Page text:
That is how.
I hope I answered your question.
Wasalam and my best regards to him and family.
YOU ARE STILL MY HERO NO MATTER WHAT... YOU ARE THE BEST!
No need for Zidane to apologise. For what ?
For the verbal insults on his mother and sister by some rotten Italian ? Infact all Muslims should stand up for him. If not because of those heinous cuts on him and his family he wouldn't have acted in that manner. He was provoked and there's limit to what a person can accept.
I agree with Brother Kris opinion. Who is the real terrorist here ? Is it not Italy that was the loyal partner of Hitler during the Second World War ? Is it not them who had been abetting Hitler's army in the massacre of millions of innocent lives ?
It is probably Metarazzi's grandparents or his great grandparents who shed millions of lives in their hands. They were the real terrorists.
Therefore Metarazzi should take a good look of himself and his history before stooping to the lowest level of calling names to others.
i strongly disagree to the opinion that Zidane's action potrays Muslims Ummah's situation, i agree there can be a similarity but to equate it altogether is simply unacceptable for me.
There is a lesson to be learnt in all this for everyone but a single man's action and that also in a sport field do not indicate an entire Ummah's Dilemma.
The person goading, is doing it for one purpose, to throw the opponenet off their game. The person receiving knows the person is saying it to throw off their game. Somebody insulting your mother, sister or whatever, how can it bother you, you know why they are doing it. The only way to lose to this goading, is by getting mad. The way to beat the goading is by winning.
Zinedine, lost in so many ways in that game.
If I was Zinedine, I would FIRST of all apologise to my team, and then to my country.
In 1998, Zidane emerged a hero for guiding France to victory. Eight years later, Zidane again emerges as a hero, albeit for different reasons. This year Zidane did not hold the prestigious World Cup gold trophy, but then again, not all trophies are made of gold - some things are bigger then football....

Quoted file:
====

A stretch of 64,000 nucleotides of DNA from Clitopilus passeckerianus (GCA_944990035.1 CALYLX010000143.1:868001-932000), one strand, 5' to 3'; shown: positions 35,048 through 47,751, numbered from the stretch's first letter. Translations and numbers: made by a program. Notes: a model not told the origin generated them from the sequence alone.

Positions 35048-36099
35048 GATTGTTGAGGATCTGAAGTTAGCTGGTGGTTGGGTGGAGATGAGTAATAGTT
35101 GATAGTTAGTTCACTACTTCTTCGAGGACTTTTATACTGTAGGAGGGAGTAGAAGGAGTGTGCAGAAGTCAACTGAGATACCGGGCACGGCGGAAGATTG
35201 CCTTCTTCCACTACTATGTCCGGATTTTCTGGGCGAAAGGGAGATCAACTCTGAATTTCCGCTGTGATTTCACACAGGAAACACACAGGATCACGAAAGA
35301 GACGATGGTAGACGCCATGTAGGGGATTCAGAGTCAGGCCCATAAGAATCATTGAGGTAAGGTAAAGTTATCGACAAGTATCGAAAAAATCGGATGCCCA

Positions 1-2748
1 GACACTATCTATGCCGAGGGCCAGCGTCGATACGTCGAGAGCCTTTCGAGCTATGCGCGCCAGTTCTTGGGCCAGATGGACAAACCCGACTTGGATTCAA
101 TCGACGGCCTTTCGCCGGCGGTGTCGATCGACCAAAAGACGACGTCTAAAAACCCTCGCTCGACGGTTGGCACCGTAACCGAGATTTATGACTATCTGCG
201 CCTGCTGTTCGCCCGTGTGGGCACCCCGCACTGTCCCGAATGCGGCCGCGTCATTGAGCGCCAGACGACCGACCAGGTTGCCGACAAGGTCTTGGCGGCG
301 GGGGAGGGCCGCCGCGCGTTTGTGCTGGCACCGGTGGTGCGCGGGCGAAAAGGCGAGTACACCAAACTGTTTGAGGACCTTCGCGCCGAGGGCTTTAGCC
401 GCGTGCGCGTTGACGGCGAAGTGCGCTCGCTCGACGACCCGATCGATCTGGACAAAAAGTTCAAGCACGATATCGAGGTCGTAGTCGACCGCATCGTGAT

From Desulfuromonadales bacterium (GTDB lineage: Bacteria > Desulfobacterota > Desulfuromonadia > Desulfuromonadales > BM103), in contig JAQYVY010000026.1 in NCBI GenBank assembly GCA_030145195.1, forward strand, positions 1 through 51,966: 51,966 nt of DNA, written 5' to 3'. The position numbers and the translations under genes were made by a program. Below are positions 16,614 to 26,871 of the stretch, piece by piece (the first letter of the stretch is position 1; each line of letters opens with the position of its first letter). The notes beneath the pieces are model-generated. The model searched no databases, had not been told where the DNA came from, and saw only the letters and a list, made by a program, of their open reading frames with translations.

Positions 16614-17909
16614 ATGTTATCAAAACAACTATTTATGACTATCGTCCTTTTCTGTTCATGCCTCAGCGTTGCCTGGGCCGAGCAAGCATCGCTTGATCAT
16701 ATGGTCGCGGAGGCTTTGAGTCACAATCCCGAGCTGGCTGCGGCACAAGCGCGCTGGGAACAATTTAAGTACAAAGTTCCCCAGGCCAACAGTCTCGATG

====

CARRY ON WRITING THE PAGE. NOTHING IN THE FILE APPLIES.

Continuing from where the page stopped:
In provocative situations,The Prophet was reported to have advised us that "La Taghdab" meaning "Do not get angry" We should not allow the provocation of others make us do what we are not supposed to do> The Prophet in his days was provoked many a time but held his peace and was never known to have been a violent person> May Allah guide and forgive ZIDANE and all Muslims> AMIN
Now that the pop psychologists, kinesiologists and Italian lip readers have had three frenzied days to assess Zinedine Zidane's battering of Marco Materazzi, let's consider the incident calmly.
It wasn't "shameful" or "an ugly end to a great career" or "a shadow over the game" -- all descriptions used recently. It was understandable, excusable and, in a bizarre way, admirable.
We know the Italian started it. Materazzi has admitted to goading Zidane. And Materazzi is a man who knows how to get under someone's skin.
Much has been made of Zidane's famous temper -- the Saudi he stomped on in the 1998 World Cup, the 14 red cards over a 17-year career.
But whereas Zidane is a superstar with a mean streak, Materazzi is a journeyman known for little else. The Italian's two-footed horror tackles are legendary. He was once suspended for two months for cold-cocking a former teammate in a post-match tunnel brawl. He has been derided by his countrymen as an "animal" and booed the length of Italy.
Zidane could have waited for an opportunity to spike the lanky defender later in the game. He could have faked an injury the next time Materazzi brushed against him in the hopes of getting him sent off. That's what most of today's soccer stars would have done.